I wish I had a picture of the look on my face. What’s even funnier is that I still didn’t get it. Later that week we shared a pizza in his room. He talked about all the ridiculous anti-gay legislation going on in Colorado. I can’t remember what else we talked about, but I remember being incredibly confused. I went back to my room, and at some point it finally hit me. (Yes, duh). He was gay, and had essentially come out to me. My friend had trusted me enough to tell me this, and I had completely missed it.
Fast forward just a couple of months later, and maybe I was a bit too proud of the fact that I had finally gotten wise. Late one night at a party, I jumped on my friend’s back and yelled, “I’M GETTING A PIGGYBACK RIDE FROM A GAY MAN.” Somehow, he still remained my friend after that, and could even laugh at my pride in my new-found, albeit clumsy, open-mindedness.
But it wasn’t an overnight transformation. Small steps every year. Meeting more people, understanding more, asking more questions, reading more. Spending time in San Francisco’s Castro district. The first time I really hung out with a gay couple and was completely at ease. Many childhood beliefs are so deeply engrained that it takes take time and experience to change them. I’m grateful for everyone along the way, who unknowingly was helping me move along the path.
My first year in Sydney I watched the Mardi Gras parade (which I think is the second largest gay pride parade in the world). The energy was ridiculous: an entire city surrounding a set of people and saying “we love you, we support you.” Families, couples, politicians, everyone. An incredible night, and the next year I had the chance to share it with two close friends of mine, a gay couple from the states. My company is also incredibly supportive of gay rights, and I’m proud of my company for having no fear and being courageous.
Today, we have Russia actively exporting hate. We have Arizona trying to pass laws masked in the cloth of religion which are nothing more than the same laws used against black Americans before civil rights, now being used against gay Americans. Gay marriage is still illegal in Australia and much of the world despite no actual rational, legal argument against it, but only fear of political suicide. It’s easy to look at these and think “How could anyone think that way?” But, for me, and I would argue 90-95% of people my generation who grew up outside a major city, we all thought that way. I’m not making excuses, I’m not saying we shouldn’t fight for what’s right. But I think we polarize things so much between us and them.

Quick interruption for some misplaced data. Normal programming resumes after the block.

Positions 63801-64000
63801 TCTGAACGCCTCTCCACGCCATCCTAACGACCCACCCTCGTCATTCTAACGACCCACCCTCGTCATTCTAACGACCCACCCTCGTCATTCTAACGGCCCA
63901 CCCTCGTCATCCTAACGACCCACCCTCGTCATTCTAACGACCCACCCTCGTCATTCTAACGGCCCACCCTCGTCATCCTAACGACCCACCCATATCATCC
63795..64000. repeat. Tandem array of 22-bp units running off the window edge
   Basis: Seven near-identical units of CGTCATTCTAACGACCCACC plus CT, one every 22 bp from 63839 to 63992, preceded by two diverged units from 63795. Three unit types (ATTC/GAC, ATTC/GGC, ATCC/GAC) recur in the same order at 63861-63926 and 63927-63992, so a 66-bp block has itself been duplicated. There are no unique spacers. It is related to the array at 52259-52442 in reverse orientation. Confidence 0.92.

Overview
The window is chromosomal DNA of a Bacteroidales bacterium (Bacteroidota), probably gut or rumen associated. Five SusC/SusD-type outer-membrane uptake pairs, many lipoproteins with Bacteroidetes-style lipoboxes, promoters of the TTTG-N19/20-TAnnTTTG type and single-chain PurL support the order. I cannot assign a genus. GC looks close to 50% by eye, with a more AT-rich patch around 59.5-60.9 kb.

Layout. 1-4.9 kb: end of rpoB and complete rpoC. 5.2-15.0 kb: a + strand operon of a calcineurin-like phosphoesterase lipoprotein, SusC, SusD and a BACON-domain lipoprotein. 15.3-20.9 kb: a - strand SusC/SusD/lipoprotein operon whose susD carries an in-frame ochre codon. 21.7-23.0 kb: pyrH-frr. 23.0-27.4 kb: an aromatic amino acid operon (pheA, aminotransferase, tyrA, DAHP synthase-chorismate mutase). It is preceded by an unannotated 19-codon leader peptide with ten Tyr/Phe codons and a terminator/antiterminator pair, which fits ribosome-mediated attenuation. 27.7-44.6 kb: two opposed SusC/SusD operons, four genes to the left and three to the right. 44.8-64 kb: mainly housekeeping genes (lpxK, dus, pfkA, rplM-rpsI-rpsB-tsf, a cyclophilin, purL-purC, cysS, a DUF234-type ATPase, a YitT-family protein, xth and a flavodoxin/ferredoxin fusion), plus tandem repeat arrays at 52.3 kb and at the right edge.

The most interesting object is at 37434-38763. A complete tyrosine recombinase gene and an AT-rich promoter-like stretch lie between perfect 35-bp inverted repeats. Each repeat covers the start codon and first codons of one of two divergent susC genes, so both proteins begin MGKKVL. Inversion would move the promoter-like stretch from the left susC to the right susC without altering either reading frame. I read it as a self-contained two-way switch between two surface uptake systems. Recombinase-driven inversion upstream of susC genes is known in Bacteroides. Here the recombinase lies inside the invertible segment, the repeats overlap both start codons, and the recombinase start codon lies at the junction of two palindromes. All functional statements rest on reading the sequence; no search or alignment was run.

I wrote this because there may be people in my circle of friends who feel like I used to. It’s okay if you’re not entirely comfortable with something – but don’t run away from something if you’re uncomfortable. And if I can help someone just open the door a little bit, or to ask themselves a question, even if that question is just “Have I really thought about this?”
There are plenty of people who are sitting on their philosophical pedestal looking down at others. I am tired of other people who can so easily see other people’s limitations. I am thankful for my friend who up until today probably didn’t know my full story and may not realize what he did for me. Without his courage, I would have missed out on many of the best friendships of my life. And a huge thanks to Dan Savage, who has for 20 years been trying to help people like me see the light, albeit in the most offensive way possible. Good on ya, Dan.
Don’t take any of this as pride in myself. I’m on a 150,000 step program in life, and this is just one of the steps, and it took me 21 years to get just to this step. I still have plenty of prejudices. I’m working on a few of them, like my distaste for white people who wear jeans shorts. A few of my closest friends know my most severe prejudices (and they aren’t the usual redneck ones) and they are deeply engrained, and they are going to take a lot of work. But, I’m willing to try.